Think about the first methodologies that came out. (Waterfall, various customized versions of the waterfall, and, eventually, the uber-model, the CMM) Try to read between the lines. These models were all about FEAR: Fear that management does not have control, fear that the customer will not accept the finished work, fear that the project will be late, over budget, etc, etc.

So these first methologies addressed that fear in a number of ways: They froze requirements, they forced requirements "sign off", they insist on artifacts that have review, are version controlled, audited, etc - they tried to make software development "defined, repeatable, stable, and measured", they try to institutionalize process so that management is not dependent on the heroics of any individual, they eliminate "single points of failure", etc.

A lot of those early methodologies are monday-morning quarterbacking: "We noticed one time we had this one problem, so we are going to insert this new step in EVERY project to eliminate the risk of that problem."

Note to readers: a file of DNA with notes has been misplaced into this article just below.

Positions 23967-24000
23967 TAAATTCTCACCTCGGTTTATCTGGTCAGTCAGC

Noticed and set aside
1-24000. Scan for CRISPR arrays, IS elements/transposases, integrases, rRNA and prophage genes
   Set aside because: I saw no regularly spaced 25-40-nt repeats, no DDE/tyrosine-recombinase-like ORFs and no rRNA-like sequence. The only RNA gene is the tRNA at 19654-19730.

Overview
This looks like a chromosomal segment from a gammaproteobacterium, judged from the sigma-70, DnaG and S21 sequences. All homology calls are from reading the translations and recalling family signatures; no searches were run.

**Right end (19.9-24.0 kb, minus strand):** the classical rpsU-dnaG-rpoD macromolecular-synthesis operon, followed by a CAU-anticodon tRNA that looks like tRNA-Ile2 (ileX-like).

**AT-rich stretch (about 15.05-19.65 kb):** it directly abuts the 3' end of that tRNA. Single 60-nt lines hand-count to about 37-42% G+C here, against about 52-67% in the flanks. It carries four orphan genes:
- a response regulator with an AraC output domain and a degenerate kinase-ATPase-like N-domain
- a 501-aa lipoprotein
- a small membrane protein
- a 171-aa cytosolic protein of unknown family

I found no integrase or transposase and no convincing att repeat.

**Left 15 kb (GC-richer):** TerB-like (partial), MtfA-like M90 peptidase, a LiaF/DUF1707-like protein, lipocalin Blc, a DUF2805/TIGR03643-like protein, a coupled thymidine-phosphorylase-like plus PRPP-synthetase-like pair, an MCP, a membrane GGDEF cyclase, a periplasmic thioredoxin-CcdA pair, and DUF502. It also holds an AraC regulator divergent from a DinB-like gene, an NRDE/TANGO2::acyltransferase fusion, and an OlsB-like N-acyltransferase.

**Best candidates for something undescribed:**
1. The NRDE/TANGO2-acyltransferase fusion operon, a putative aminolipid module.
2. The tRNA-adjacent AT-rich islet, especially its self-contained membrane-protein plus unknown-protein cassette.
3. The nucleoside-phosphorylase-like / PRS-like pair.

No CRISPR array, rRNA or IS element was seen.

Sean made a methaphor of a pothole methodology - We notice that we ran over some potholes and it gave us some car trouble, so we place gates around every pothole we see. Requirements Review, Code Review, Test Case Review, Requirements Signoff, Configuration Management, have a separate team move code into production ... this list goes on.

As the gates constantly propigate, we find that slowing down to drive around the gates becomes more of a hassle than we had before!

This makes complete sense to me. In "Quality Software Management" Jerry Weinberg makes the assertion that the "level 2 repeating" organization was a fantasy created by non-technical management, wheren they manage to wrestle control back from the developers. After all, at level 2, any individual developer is expendible; the process is king.